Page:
One of my favorite Curb Your Enthusiasm episodes is the one where Larry David and Ted Danson have agreed to each fund one wing of a new building for an environmental organization. Ted proudly has his name inscribed on his wing, while Larry modestly chooses to have his wing attributed to “Anonymous.” But everybody says Larry is just showing off to get credit for humility, unlike wonderful Ted, who is a true outspoken environmental warrior.
The show was filmed at the Tree People headquarters on Mulholland Drive and Coldwater Canyon in the Hollywood Hills. The Tree People are a charity run by rich Beverly Hills folks who get together at society events and give each other awards for buying up bits of land in the Hollywood Hills for public use.
It’s easy to make fun of rich people environmentalism, but, here’s the thing: these socialites have managed to oversee the creation of a string of hiking trails in the dead center of the country’s second biggest city that have made my life appreciably better. The Tree People facility serves as the hub of a network of maybe eight miles of trails that either wouldn’t exist without them or would dead-end as fragments. They managed to buy up key stretches of expensive land before the Russians arrived and drove the price through the roof.
So, while I’m sardonic about environmental organizations, I’m also aware that they’ve sometimes done good things for me. So, I’m concerned that lately environmental NGOs have lost interest in the, you know, environment.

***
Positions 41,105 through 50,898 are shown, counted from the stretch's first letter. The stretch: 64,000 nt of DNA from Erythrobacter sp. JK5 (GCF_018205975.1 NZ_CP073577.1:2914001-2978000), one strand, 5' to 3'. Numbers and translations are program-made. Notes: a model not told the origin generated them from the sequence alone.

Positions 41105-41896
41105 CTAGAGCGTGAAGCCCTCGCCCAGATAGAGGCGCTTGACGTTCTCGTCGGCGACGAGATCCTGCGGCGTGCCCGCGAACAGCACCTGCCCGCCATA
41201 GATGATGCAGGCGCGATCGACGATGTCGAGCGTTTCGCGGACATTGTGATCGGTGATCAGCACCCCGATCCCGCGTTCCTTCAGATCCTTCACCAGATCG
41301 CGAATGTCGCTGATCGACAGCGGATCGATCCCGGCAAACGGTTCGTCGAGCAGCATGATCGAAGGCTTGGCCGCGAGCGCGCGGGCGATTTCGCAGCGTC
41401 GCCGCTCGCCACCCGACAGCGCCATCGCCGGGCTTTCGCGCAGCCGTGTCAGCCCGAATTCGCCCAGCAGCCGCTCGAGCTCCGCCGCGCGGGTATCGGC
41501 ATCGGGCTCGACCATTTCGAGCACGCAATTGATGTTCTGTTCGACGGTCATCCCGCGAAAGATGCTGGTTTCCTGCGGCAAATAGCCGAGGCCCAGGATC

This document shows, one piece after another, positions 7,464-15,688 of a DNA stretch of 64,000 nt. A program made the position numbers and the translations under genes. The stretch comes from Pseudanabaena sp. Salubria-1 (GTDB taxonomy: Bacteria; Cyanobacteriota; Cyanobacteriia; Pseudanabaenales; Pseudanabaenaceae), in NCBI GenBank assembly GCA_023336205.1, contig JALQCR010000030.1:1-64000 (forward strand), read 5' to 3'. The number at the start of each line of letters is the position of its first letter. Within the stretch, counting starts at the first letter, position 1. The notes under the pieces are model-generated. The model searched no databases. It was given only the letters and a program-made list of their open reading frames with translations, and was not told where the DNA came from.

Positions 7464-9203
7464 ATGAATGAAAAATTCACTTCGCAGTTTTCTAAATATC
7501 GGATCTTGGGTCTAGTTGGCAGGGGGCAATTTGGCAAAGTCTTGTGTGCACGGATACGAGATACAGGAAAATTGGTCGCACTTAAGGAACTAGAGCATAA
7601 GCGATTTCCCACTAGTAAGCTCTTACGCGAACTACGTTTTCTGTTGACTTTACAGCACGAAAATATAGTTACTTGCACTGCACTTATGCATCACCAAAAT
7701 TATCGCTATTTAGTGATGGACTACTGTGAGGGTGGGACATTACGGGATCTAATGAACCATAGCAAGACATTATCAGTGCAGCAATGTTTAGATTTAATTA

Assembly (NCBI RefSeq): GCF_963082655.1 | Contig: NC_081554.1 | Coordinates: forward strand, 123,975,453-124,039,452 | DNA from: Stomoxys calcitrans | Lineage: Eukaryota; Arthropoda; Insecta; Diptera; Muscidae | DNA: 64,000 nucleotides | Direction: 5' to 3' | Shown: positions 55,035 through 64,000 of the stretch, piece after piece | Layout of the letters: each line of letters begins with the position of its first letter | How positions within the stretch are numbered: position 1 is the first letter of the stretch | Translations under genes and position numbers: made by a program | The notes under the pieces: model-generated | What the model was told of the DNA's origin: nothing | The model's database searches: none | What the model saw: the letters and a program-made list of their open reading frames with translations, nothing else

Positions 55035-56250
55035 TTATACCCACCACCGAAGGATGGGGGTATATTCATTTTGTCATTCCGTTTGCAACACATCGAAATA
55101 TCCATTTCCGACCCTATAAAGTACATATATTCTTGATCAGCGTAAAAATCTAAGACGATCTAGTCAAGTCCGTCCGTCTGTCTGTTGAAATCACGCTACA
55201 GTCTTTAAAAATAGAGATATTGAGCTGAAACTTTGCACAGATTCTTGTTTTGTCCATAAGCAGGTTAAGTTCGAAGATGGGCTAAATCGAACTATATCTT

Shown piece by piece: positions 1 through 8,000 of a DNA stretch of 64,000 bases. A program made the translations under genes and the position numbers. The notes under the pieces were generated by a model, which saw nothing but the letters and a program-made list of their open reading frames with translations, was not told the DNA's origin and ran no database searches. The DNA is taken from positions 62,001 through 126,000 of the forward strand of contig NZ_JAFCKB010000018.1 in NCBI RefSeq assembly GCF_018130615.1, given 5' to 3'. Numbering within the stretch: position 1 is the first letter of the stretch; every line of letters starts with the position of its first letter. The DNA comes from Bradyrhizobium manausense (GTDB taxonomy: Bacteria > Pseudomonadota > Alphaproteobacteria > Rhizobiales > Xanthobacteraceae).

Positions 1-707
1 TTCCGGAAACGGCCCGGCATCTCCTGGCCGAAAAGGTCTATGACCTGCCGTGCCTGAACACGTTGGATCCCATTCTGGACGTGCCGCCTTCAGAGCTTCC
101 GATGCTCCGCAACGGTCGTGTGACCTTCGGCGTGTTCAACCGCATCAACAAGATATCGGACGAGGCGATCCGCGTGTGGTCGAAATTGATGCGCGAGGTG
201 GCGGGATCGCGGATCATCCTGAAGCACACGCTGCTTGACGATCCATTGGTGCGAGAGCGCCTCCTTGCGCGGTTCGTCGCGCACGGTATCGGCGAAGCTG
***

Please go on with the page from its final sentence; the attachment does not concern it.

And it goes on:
Environmental organizations in the U.S. have always reflected white elite preoccupations. Back when Madison Grant saved the redwoods, those included eugenics and immigration restriction.
Now they are diversity, inclusion, and equity, which don’t actually have anything to do with the environment. But green NGOs aren’t just being hypocritical anymore during the Great Reset, they are living out their ideals, with predictably disastrous results:
The environmental movement embraces a broad array of progressive causes while its own agenda hangs in the balance.
By ZACK COLMAN
06/19/2022 07:00 AM EDT
When Aaron Mair ascended to the board presidency of the Sierra Club, he brought a new mission to the century-old environmental group: Where once it devoted itself solely to conservation issues, now it would embrace a much broader range of social justice causes.
Mair came from the environmental justice movement, where communities of color battle against industrial pollution rarely seen in wealthier, whiter areas. The movement has DNA more akin to the civil rights movement than John Muir’s reason for founding the Sierra Club: conserving streams and forests.